I expected to write something harsh; something bitter. But for better or worse, that's not how today was. This piece is from tonight's Leader city edition:
After his speech, the Bishop turned and lit three candles on an advent wreath to remember the pain of the children who suffered. When it was done, he lowered the lit taper and glanced into the flame. At that moment, the world seemed to stop and a second lasted an eternity. Then, he cradled his left hand behind the flame and blew it out.
It was finished.
Dr Donal Murray had said from the beginning of this controversy that he would find his judgement here, before his congregation. On a Thursday morning, as the winter air pinched noses and numbed fingers, he found his shelter.
Outside St John’s Cathedral, as the cameras and the microphones gathered, the words were harsh. “What’s good for the goose is good for the gander,” says an old red face under a green flat cap, his Munster jacket zipped up to the last and his words whistling out through the gaps in his teeth. “They were all covering it up.”
Outside, there has been so much recrimination and fury about the Bishop of Limerick and his failure to pursue paedophile priests during his time as an Auxiliary Bishop in the Dublin Archdiocese. But inside, there were the soft keys of a harpsichord, the thatched roof of a nativity crib and the warm hearts of his flock.
In here, he found his shelter.
It was just after eleven when the Bishop stepped out of the sacristy, a phalanx of priests with dark overcoats and clasped hands around him. He delivered his resignation speech in a deep, thoughtful voice, the kind that shapes the last word of every sentence as if it were the end of a prayer.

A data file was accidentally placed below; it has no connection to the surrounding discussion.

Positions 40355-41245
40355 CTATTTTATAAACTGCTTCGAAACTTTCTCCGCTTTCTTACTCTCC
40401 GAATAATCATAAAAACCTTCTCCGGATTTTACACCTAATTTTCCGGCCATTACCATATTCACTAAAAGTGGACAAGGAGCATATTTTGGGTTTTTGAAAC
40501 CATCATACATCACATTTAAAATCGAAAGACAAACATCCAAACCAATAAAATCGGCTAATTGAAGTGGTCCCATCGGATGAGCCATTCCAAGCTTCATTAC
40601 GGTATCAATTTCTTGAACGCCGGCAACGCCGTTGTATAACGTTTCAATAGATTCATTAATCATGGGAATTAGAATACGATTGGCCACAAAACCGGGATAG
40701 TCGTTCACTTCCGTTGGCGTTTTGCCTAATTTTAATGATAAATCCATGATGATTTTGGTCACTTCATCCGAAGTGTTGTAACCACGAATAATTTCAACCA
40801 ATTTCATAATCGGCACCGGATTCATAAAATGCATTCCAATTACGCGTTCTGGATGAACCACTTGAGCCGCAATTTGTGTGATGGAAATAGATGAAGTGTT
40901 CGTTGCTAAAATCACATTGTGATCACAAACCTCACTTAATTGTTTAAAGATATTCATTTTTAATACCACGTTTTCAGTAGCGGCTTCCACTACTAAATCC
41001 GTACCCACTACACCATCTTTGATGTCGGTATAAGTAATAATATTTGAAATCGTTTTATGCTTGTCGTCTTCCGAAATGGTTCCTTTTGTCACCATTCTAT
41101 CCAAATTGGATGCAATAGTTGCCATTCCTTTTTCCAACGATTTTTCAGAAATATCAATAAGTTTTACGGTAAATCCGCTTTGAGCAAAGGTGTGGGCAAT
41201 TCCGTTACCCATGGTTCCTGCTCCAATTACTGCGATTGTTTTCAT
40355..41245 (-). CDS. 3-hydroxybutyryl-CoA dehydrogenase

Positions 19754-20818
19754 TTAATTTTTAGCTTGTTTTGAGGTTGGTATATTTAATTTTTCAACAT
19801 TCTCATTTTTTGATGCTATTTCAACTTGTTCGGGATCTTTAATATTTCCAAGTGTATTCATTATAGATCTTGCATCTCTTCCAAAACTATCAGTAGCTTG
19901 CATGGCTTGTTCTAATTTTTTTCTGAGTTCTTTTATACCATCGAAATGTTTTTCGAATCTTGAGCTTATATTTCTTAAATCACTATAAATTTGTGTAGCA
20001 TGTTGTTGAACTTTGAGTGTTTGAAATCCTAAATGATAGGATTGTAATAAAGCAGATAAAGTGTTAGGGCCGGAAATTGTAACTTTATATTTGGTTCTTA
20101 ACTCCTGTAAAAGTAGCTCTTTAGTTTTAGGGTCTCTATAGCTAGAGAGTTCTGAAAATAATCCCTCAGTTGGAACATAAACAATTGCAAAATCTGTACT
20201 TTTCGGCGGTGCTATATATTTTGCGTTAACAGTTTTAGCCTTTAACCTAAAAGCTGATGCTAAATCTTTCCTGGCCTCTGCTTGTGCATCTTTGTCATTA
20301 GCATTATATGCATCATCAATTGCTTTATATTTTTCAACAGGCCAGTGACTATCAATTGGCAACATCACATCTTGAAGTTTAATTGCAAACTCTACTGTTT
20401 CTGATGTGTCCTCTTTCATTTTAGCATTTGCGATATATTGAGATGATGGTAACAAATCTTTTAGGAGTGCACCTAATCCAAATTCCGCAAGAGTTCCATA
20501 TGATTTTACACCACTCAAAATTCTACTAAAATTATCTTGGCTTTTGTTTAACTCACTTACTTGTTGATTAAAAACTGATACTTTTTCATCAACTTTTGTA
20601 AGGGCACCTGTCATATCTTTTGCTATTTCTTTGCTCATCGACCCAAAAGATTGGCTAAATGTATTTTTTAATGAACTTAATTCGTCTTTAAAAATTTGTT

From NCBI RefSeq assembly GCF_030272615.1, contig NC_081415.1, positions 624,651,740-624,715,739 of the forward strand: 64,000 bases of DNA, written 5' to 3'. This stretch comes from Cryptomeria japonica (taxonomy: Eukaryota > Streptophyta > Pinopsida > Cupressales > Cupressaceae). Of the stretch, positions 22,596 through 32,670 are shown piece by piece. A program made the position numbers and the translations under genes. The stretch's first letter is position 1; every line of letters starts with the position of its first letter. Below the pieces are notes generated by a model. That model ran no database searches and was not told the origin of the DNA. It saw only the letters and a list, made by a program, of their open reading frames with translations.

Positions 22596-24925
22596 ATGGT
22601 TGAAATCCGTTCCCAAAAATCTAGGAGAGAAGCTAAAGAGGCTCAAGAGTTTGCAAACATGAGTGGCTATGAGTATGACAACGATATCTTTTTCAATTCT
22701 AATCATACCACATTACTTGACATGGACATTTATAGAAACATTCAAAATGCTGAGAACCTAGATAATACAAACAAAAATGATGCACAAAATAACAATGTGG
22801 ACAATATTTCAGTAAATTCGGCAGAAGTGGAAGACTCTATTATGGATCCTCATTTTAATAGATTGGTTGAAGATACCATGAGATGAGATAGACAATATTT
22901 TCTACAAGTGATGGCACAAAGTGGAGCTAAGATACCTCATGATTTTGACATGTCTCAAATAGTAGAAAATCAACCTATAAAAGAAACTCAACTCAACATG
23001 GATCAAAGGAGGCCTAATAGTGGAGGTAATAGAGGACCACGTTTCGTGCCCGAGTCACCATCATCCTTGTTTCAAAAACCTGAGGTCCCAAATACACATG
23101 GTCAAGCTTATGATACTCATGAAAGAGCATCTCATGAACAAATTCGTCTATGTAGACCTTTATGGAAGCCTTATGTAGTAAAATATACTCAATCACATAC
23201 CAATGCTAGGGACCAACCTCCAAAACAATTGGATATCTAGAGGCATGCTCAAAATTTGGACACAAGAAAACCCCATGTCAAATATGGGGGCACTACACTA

“We are people who believe that God’s mercy and God’s healing are without limit,” he said, at the exact moment when the tower overhead began to strike out. The last words of his speech, his last words as Bishop, weaved through the air with the chimes of the bronze bells.
Outside, the cameras and microphones loiter and pounce on everyone who walks out. Around the corner, Phonsie Clifford from Garryowen glances at the bustle. He’s nearly 80, but he still remembers having to go and pray with the Holy Fathers at 6.30am everyday before work. “You had to do it,” he says. “They were different times.”
In his eyes, the Bishop had to go. “The thing here is the people who are still suffering. Lads have done away with themselves and everything over this, and the ones who are alive are going through awful pain. It’s a shame.” Later on, he’ll go out to St Camillus’ to collect his wife, who is in full-time care, and bring her back to John’s for an injection in her knee. “She has terrible pain. Age, I suppose.”
At the foot of the Cathedral wall, an electrician installing new lights kneels and digs through a web of cables spewing out of the ground. For a second he stops, rests his back against the deep stone and waits. Then he leans forward and starts digging again.
Knees, lights. Things change, but life carries on. But inside, the hymns disappear into the silver and glass and chestnut timber of the Bishop’s church. The lights are dimmed.
In here, he found his shelter.